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The goal of this chapter is to give the reader insight into the operation of computers. Again RTM's are used -- here for fabricating computers. That we have used RTM's before in a slightly different context does not seem to limit our ability to present new concepts with them. In fact, since we use a fixed set of components, now well-known to the reader, it is feasible to carry out the description and analysis at a much deeper level than when we have to worry about implementation details. In describing a computer we can show the details of the structure and behavior by allowing the reader to look at the complete internal structure of the computer.


Several computers are presented for various reasons. Holding with the policy that repetition reinforces learning, we. also include at least two problems to reinforce concepts. Three C's are given: the Crtm-1, the first minicomputer constructed from RTM's; the PDP-8/RTM, based on a common minicomputer, the PDP-8; and the PDP-16/M, a subminicomputer which is microprogrammed.

The Crtm-1 is given both for historical and pedagogical reasons. Besides having been the first, it is nearly the simplest computer that can be constructed from RTM's, requiring only about 200 control wires. Because it is so simple, we believe that anyone who is unfamiliar with general purpose stored program computers can understand them using Crtm-1 as a model. Computers of about its size take about 8 to 12 hours to define, document, wire, and get operational. Therefore, we hope every reader who has not had the joy of designing and implementing a language or a computer will take the time to design and build one with RTM's, or at least carry out the paper exercise. He should then spend at least as long writing programs for it, and possibly re-iterate the design.

The PDP-8/RTM is given to provide an exam pie of an existing minicomputer, which was designed independently (actually, long ago in 1965) of the work in RTM's. Educational examples are almost always oversimplified. This is especially true of computers, since they have many seemingly irrelevant details. But these details are in fact an essential part of the design -- of what makes the computer useful in the real world. Consequently, it is important to design and analyze an actual computer.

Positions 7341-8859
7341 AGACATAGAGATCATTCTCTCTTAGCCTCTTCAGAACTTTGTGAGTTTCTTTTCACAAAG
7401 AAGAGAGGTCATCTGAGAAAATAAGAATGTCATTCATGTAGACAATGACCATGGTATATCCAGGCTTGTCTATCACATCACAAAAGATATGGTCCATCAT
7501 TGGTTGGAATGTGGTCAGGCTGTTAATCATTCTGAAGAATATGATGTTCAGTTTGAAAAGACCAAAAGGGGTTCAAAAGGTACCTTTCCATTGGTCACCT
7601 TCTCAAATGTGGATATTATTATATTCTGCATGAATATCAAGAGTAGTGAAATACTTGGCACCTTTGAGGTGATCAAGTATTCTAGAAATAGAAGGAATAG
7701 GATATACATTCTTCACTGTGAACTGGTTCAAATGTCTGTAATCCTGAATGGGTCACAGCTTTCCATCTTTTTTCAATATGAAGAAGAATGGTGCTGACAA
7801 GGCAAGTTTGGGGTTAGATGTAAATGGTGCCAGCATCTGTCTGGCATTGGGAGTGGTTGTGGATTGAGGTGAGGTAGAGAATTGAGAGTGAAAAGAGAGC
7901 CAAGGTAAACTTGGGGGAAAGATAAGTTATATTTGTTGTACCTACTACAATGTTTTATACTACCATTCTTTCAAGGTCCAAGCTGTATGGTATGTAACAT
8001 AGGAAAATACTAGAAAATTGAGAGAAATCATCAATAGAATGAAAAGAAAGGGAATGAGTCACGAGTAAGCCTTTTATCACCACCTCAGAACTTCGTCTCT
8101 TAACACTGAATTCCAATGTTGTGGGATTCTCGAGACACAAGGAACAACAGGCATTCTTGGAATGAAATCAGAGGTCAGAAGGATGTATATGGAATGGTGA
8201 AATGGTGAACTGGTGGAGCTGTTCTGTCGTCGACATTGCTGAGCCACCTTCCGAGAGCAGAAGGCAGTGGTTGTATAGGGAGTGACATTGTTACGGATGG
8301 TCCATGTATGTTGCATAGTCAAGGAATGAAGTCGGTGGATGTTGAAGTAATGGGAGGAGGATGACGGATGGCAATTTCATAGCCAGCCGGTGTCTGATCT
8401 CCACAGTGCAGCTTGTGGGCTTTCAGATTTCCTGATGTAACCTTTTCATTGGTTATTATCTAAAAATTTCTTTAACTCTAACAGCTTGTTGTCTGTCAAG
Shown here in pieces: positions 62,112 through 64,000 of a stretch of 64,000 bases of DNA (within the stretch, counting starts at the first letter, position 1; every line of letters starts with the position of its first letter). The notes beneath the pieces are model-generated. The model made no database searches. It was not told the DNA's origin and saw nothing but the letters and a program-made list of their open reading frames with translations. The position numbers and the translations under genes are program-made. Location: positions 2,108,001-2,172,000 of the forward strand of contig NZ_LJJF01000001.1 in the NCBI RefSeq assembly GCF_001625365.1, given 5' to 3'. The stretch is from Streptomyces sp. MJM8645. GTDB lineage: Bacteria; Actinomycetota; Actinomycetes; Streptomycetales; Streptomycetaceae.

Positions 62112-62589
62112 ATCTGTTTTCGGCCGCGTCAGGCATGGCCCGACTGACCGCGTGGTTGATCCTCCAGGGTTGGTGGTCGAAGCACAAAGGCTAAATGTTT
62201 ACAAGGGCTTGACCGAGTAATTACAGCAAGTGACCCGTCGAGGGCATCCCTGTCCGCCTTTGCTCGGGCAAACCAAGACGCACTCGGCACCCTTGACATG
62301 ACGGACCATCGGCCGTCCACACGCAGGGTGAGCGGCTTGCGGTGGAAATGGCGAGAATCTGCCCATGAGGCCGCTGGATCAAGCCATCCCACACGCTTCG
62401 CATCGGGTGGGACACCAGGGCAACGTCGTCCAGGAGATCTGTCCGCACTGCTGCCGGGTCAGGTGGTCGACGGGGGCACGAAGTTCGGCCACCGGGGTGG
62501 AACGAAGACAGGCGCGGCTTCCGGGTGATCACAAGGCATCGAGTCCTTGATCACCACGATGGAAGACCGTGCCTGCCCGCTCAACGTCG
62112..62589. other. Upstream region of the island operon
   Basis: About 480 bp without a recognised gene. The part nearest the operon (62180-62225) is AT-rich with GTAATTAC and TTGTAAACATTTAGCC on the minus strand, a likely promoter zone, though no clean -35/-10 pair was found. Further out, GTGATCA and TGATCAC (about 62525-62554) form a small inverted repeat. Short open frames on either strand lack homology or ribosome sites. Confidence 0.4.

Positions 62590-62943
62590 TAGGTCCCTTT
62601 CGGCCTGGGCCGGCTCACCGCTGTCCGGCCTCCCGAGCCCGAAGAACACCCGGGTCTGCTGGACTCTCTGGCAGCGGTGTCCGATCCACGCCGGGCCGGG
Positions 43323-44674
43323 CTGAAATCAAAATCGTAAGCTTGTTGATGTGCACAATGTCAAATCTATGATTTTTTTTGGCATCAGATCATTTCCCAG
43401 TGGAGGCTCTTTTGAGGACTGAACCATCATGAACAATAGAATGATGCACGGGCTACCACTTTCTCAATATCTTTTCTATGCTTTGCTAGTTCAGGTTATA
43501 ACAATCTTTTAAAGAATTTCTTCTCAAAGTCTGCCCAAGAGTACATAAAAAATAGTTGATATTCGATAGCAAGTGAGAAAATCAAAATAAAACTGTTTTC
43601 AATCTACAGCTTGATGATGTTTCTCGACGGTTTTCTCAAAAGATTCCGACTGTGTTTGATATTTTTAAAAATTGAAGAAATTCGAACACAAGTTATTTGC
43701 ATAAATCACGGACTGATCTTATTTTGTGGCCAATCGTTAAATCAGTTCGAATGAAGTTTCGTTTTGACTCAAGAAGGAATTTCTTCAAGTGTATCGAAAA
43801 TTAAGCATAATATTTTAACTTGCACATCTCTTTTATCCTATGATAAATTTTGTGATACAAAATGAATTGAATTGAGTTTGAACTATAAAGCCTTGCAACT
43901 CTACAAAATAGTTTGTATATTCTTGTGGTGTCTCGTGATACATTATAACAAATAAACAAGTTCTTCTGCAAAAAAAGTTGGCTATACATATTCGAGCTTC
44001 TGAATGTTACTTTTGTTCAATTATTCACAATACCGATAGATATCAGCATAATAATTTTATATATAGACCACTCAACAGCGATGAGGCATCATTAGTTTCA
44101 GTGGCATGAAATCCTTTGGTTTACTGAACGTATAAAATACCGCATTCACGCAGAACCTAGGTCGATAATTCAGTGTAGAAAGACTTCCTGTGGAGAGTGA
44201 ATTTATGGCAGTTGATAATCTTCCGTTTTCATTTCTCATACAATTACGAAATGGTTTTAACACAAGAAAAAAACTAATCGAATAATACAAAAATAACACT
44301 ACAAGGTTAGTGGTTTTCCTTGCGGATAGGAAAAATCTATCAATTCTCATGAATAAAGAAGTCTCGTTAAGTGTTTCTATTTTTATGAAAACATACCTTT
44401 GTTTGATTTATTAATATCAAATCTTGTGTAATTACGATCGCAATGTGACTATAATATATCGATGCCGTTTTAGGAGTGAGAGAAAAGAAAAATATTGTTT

The PDP-16/M is presented because in applying the PDP-16 (i.e., RTM's) to a problem, a 16/M configuration might be the best solution. Also,, since the 16/M is like a microprogram computer with no higher level instruction-set, it gives another view of microprogramming.

In terms of gradual transition from hardwired RTM systems to fully developed computers, the order should be 16/M, CRTM-1, PDP-8/RTM. We place the 16/M at the end in this chapter for reasons of pedagogy.

Several additional small computers are described briefly as problems: a general register structure machine, a desk calculator, and a machine using the DMar.


In describing Crtm-1, a notation for computer instruction-set description, ISP, is introduced. ISP should be relatively familiar by now, since it is the programming-language-like notation used in the RTM flowchart and data part diagrams. By using the notation, a one-dimensional text string (such as in conventional programming) expresses the structure and behavior of a digital


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